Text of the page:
“Pinkletinks!” Islanders know that the chirping of these little tree frogs, peeper frogs as they’re referred to on the mainland, means that spring has opened its door. They’ve been here all winter, just waiting for the right moment to emerge from the tree bark. Their signature sound is like an aural cue that tells the crocus to push their purple petals through the cold ground, to let the robins know it’s time to start digging for worms and for us, to remind us too that it’s time to come out!
It’s a unique experience to live on an island during the off season. The seasonality of our way of life here dictates that we stay indoors and hunker down for months. Come January 1st, many businesses and restaurants are closed, ferries are cancelled due to weather, you’d be hard pressed to find a decent cup of coffee in Edgartown in the winter months- or any cup of coffee for that matter - but there’s plenty of parking! Making plans with friends to meet for a drink usually starts with the question: “What’s even open?”
There’s a certain kind of darkness here during the winter and it can settle into the soul of even the heartiest Islander. So the harbingers of spring have special meaning to us. It almost feels like a movie set: cue the pinkletinks, now bring in the daffodils, cue the painters for the white picket fences, where’s the sun, cue the sun. It's like what Caitlin from Mermaid Farm and Dairy said, “you live here long enough and you start to know the order of things.” It’s too soon for the catbirds, the cherry trees haven’t blossomed yet. The osprey are returning, so that means the fish will too.
Spring also brings the baby animals: calves and lambs and kids and chicks. The Island celebrates their arrival, often with educational workshops and farms opening their barns to celebrate. As their guests, we get to cuddle, feed, count the growing numbers of little ones and try to resist bringing them home.
While farmers and friends start preparing for the season to come, we check in with them to see how things are going, what they their plans are. We meet with with our collaborators to see what they fun new things they have been learning over the winter. These stories are the inspiration for the new Farm.Field.Sea season.... how we can help our guests look at a tomato, a strawberry, shiitake mushrooms, flowers, oysters differently? How can we help foster a greater, deeper meaning and downright appreciation for the island and local food than they had before?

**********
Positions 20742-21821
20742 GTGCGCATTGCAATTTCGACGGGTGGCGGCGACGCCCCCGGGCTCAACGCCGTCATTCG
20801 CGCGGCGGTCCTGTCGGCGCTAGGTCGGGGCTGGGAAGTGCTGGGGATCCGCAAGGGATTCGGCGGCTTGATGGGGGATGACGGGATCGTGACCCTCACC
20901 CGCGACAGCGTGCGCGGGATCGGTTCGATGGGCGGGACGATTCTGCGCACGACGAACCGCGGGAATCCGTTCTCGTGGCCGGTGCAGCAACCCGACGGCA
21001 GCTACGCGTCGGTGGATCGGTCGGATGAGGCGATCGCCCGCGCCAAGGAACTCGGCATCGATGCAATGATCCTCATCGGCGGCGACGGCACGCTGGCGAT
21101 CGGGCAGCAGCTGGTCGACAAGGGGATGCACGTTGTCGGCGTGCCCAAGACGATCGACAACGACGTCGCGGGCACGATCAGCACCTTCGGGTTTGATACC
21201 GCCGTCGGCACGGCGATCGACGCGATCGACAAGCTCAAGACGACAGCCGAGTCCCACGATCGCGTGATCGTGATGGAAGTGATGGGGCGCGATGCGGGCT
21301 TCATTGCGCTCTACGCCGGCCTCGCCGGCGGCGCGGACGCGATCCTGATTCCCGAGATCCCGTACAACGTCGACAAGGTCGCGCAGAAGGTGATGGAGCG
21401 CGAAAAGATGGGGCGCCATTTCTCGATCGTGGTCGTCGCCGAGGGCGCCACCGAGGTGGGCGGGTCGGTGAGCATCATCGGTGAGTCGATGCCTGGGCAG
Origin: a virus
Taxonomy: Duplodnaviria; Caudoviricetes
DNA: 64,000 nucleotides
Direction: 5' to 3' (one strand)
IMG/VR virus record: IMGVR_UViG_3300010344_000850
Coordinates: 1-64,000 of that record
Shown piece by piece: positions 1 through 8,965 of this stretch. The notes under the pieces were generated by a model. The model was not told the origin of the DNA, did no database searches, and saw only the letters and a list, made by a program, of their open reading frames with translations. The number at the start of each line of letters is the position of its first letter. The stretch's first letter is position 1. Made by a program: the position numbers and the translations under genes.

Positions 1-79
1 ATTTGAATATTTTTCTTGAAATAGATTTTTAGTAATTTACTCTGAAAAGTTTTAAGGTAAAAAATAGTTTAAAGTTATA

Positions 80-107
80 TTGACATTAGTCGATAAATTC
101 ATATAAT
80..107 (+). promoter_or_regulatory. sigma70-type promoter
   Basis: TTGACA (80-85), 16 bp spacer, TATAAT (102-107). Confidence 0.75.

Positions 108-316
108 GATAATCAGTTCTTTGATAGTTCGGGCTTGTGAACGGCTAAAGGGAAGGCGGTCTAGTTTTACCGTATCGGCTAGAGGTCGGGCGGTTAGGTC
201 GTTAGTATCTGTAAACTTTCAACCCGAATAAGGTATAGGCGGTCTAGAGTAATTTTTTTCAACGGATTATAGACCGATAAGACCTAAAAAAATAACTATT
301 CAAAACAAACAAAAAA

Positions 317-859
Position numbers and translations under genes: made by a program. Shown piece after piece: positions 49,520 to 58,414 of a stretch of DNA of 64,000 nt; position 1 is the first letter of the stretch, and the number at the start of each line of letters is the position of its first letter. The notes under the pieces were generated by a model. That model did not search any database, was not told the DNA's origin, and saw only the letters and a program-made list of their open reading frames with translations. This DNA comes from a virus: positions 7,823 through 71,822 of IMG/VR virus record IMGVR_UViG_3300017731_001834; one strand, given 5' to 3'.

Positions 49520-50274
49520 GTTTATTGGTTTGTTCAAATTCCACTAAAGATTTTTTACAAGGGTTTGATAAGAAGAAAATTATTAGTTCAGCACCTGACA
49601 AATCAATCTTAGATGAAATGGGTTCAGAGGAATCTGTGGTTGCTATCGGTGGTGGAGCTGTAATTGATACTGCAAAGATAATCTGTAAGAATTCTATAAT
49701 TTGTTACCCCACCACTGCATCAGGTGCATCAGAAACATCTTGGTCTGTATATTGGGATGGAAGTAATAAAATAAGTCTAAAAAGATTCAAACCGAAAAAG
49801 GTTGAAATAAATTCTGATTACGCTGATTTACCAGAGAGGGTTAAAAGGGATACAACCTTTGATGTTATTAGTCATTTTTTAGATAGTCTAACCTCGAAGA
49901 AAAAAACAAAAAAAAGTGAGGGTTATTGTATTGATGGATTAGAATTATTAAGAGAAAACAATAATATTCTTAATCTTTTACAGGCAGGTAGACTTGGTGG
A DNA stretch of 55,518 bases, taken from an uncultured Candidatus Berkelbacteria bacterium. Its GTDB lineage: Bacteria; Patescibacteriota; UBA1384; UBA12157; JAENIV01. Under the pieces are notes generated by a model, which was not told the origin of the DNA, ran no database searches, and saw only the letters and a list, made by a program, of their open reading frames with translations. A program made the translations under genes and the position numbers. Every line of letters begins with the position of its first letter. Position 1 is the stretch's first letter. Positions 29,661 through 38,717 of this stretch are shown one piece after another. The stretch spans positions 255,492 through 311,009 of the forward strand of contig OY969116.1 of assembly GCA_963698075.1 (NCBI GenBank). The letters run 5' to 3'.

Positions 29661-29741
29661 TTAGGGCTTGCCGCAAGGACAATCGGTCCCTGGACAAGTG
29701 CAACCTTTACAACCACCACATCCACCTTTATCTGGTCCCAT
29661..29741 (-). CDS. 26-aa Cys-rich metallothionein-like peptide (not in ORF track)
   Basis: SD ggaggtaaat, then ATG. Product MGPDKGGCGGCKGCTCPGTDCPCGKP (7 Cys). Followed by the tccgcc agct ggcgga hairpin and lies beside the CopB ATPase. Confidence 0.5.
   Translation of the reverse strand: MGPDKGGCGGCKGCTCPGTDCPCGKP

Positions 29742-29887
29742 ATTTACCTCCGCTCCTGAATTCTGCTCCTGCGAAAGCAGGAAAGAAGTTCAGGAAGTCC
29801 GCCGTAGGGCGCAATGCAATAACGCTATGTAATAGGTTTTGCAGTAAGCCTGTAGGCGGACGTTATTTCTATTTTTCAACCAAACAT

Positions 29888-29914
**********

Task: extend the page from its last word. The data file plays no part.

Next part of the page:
There’s a rhythm to Island life that is truly dictated by the seasons. Nature stops for no one - so we, as Islanders have had to learn, iIt’s best not to push back, the seasons will change no matter what - and Spring is always around the corner.
Farm.Field.Sea. adventures start June 22nd til' October 2017. Custom, private events offered year round.
Photos by Lisa Vanderhoop and The FARM Institute.
Food—its capture, cultivation, preparation, and consumption—represents a cultural act. In June, we explored the multi-cultural tables of Martha’s Vineyard, and took a group on an intimate tour of The Gay Head Cliffs and venture behind the scenes with members of the Wampanoag Tribe of Gay Head (Aquinnah). There, we explored their roots through stories, tradition and and their relationship with the land.
Our guide was tribal member Juli Vanderhoop, who builds community via her outdoor wood-fired bread oven at Orange Peel Bakery in Aquinnah. Summertime pizza nights bring Vineyarders and visitors from across the island together to share a slice every week. A storyteller in her own right, Juli travelled the world as a commercial pilot and teacher before she returned home to the rolling moors of Aquinnah to open the bakery. Now, she works to pass on the traditions of the past to the next generation.
Our adventure with Juli began weeks before the tour group arrived. When we sat down with to hear the story of the Wampanoag's from the tribe, we heard a very authentic story - the good, and the bad. As Juli collected the information from her own life, and the people around her to share, she came across a box of documents in her house including an old newspaper clipping of the Gay Head Cliffs which looks very different from today's view, along with letters hand written by her family during very important times of their history. It was powerful to watch the unraveling of a story that hopefully can continue to build into the story of hope and rebuilding the infrastructure a culture may exist on.
Photo provided by Juli Vanderhoop
We gathered a lot of information to help lead the tour and collected an amazing amount of facts from the following group: Juli Vanderhoop, Linda Coomes, Director of the Aquinnah Cultural Center, Buddy Vanderhoop, purveyor of Tomahawk Charters, Amira, a young member of the Martha's Vineyard Wampanoag Tribe, and Christina Hook, tribal elder of the Martha's Vineyard Wampanoag Tribe.
Here are a few of the most fascinating:
1. The Wampanoags have a series of Thanksgiving traditions and holidays that center around harvest times throughout the year:
Penned by the staff of Farm. Field. Sea. and inspired by the experiences of working with Martha's Vineyard's chefs, farmers, fisherman, oyster cultivators, artisan producers and food educators.
Farm.Field.Sea. An Island Culinary Adventure